Anthony Fauci flashed on the screen a slide of a huge map of the world crisscrossed with blue and red lines showing dozens of emerging and reemerging infectious diseases. Ebola. Yellow fever. MERS. West Nile virus. Dengue. Zika. This was the map the director of the National Institute of Allergy and Infectious Diseases had shown to the appropriations committee of the US House of Representatives in March 2016, he said, addressing the opening of Boston University’s National Emerging Infectious Diseases Laboratories (NEIDL) inaugural symposium, held at BU’s George Sherman Union (GSU) on September 18, 2016.
“I made this slide completely impossible to read, because I want to overwhelm them so they will give me more money,” Fauci said. “For the last few years they haven’t, but that’s another story.”
Later, during a panel discussion with experts and journalists, Fauci pointed out that in February 2016, President Obama asked Congress for $1.9 billion to combat the spread of the Zika virus. “It is now September 18 and we still don’t have it,” he said. “It is completely unconscionable. We could turn that around by having an emergency fund.” He was referring to a global health security fund that has been proposed by health experts and would not be subject to the whims of Congress.
The three-day symposium brought together some 160 virologists and other scientists from all over the world who study the diseases on Fauci’s map—and work on vaccines, treatments, and public health responses—to discuss their research and the particular challenges of working with dangerous pathogens. On the first day, the scientists joined a large crowd of BU faculty and students, funders, journalists, and other members of the public at the GSU.
“This is a milestone event in the history of the NEIDL,” said BU President Robert A. Brown, who joined NEIDL director Ronald B. Corley, a BU School of Medicine professor of microbiology, in welcoming the scientists. “To be relevant, leading research universities must be involved in understanding the pathways of these diseases and finding vaccines and cures and treatments.” As the NEIDL moves toward opening its biosafety level 4 lab, he said, “we are committed to assembling a world-class team of interdisciplinary researchers to work on the most virulent diseases in a state-of-the-art facility with the highest standards of safety.”
While Fauci gave an overview of emerging infectious diseases, From AIDS to Zika, the day’s other keynote speaker, science journalist and author David Quammen, talked about how to communicate effectively with the public about such diseases. Some of Quammen’s pointers:
- “People want to read about people. They want human stories.”
- “Narrative is good. Every emerging infectious disease is a mystery waiting to be solved…Disease biologists are the Sam Spades, the Philip Marlowes, the Sherlock Holmeses who go out and solve the mysteries.”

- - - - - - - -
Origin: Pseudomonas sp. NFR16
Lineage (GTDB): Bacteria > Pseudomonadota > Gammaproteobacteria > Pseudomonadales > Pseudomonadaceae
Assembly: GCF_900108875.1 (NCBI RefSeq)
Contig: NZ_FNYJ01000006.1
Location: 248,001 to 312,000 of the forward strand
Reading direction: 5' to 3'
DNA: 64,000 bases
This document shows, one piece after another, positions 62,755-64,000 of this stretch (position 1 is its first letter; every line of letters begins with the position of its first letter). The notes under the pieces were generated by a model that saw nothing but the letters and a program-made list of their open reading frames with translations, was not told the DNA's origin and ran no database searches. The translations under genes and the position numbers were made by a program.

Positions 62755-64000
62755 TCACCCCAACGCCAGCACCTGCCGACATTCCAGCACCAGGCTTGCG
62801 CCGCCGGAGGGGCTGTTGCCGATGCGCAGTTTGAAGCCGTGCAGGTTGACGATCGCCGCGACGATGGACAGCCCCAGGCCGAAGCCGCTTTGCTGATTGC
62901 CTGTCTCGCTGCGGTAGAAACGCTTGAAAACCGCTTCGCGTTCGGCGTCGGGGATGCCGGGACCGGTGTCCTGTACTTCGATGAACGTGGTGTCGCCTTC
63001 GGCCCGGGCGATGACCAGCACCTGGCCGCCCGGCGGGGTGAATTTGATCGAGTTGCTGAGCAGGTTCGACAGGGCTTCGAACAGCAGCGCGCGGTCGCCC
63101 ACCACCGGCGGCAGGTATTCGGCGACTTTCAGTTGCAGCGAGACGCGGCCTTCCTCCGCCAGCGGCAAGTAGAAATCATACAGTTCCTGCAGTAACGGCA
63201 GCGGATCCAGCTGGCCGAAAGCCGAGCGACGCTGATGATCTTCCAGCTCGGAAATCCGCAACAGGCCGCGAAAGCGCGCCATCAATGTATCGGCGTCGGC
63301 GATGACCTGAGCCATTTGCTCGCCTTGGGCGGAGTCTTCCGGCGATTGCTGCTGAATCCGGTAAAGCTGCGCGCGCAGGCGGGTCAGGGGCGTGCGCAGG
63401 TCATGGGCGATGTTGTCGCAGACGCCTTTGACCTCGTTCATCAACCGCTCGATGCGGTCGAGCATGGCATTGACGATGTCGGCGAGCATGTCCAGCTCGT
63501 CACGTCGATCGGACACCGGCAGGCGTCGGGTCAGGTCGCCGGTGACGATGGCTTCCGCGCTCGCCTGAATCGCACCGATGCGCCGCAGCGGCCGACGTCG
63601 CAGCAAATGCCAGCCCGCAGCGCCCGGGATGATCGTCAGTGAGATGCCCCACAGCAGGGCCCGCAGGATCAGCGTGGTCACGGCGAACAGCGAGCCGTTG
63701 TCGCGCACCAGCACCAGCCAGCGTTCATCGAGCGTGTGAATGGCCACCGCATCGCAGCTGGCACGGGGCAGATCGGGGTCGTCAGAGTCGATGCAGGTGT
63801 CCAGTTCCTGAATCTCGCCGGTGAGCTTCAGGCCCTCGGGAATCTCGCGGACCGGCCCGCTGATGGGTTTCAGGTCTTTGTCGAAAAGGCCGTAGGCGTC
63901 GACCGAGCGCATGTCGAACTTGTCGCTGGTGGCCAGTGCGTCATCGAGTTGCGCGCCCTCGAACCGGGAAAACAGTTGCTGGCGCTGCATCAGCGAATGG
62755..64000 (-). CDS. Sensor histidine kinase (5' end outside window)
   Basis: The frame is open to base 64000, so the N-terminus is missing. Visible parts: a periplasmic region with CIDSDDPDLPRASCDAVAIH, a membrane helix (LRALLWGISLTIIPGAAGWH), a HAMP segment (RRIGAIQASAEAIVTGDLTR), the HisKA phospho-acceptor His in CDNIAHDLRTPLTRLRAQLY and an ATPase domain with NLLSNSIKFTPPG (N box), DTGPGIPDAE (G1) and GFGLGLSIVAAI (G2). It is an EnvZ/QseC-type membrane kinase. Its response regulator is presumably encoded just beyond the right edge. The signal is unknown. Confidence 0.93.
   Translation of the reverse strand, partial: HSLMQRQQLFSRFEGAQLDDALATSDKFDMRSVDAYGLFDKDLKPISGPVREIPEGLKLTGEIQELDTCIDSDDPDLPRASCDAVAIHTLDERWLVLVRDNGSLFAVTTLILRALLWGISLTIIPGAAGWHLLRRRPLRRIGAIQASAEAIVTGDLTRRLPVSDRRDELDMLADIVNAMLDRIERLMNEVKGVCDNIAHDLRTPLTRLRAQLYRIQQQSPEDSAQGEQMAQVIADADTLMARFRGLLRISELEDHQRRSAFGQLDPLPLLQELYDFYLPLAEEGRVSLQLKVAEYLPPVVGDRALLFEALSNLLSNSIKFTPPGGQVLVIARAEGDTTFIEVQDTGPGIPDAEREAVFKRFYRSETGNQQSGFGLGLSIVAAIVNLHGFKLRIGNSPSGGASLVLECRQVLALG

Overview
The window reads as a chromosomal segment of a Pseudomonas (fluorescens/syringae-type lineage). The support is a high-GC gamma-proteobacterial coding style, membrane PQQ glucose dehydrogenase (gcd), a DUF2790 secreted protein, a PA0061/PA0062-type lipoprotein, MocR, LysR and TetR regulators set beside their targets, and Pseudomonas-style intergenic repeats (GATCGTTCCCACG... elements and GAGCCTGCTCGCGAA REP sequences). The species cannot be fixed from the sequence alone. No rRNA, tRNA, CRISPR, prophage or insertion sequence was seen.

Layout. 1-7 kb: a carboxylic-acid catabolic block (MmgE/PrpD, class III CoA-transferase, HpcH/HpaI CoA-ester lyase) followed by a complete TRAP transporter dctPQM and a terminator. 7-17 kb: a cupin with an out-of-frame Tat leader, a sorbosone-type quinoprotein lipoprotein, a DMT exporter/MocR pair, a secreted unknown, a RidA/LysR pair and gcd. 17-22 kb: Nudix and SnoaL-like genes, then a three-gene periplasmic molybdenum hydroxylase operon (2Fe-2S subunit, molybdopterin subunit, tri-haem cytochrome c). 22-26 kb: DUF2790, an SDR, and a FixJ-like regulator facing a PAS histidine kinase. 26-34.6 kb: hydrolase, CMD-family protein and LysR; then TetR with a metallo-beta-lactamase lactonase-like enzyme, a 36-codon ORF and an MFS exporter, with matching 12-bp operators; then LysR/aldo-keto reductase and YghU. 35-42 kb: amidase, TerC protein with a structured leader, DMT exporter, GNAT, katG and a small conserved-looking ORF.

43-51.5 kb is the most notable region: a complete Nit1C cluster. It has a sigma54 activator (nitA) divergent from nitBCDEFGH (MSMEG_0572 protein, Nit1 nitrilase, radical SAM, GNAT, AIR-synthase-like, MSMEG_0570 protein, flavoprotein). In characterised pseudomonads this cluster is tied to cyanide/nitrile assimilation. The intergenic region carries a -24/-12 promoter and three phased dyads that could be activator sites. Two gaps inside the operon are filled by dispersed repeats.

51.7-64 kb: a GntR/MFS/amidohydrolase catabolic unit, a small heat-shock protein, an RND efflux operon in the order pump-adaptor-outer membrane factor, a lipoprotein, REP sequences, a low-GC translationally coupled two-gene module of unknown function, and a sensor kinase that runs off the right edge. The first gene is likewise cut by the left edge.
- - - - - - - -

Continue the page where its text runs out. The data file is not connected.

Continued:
- “When Dr. Watson comes calling, let him in.” Holmes’ Dr. Watson, Quammen explained, is a journalist or author. “It is useful and valuable to give them access,” he said, although scientists should be careful and selective and talk to writers who do “responsible, cautious, conscientious work, checking facts, getting the context and quotes right.”
During the panel discussion, moderated by Adil Najam, dean of the BU Pardee School of Global Studies, Quammen had a question for Fauci: How does the drama of new and emerging infectious diseases affect our ability to deal with existing diseases?
Fauci’s answer: “The bad news is that it can take away attention from a problem that is chronic and ongoing, that is far worse than the very worst peak of the emerging infection.”
He cited the example of malaria. “For centuries and centuries, it’s been killing African babies,” he said. “Every 30 seconds, an African baby dies of malaria. If you look at what happened in West Africa during the Ebola outbreak, more people died of malaria than Ebola. And yet everyone was completely focused on the scariness of Ebola. The Ebola outbreak is now over in West Africa, and they’re still dying of malaria.” A positive way to look at this, he said, is that the dramatic outbreak, and people’s worries about it, could be used as a way to bring attention to the other diseases that are killing a lot of people.
The other panelists were Trevor Mundel, president, Global Health Division, Bill & Melinda Gates Foundation; George Church, a Harvard Medical School professor of genetics, a Harvard and MIT professor of health sciences and technology, and a Wyss Institute founding core faculty member; Nurith Aizenman, who reports on global health for National Public Radio; and New York Times medical reporter Lawrence K. Altman.
To have a major impact on the public and bring broad attention to emerging infectious diseases, Church said, Hollywood has to be involved. “You have to have movies like Contagion and Outbreak.”
“Some of those movies have been very unhelpful,” Aizenman said.
Columbia University immunologist Ian Lipkin, the highly praised scientific advisor for Contagion, happened to be in the audience and was waiting at one of the microphones to ask a question. “We did the best we could,” he said. “You have to keep butts in seats.”
Lipkin suggested that scientists could have a broader impact by getting out of their media comfort zone and talking to conservative talk show hosts like Bill O’Reilly (COM’75).
“National Geographic is democratic,” said Quammen, a longtime contributing writer for the magazine. “It’s in every dentist’s office in America.
“We should be speaking not just to people who agree with us, even if we have to wrap it in sugar, and embed it in entertainment.”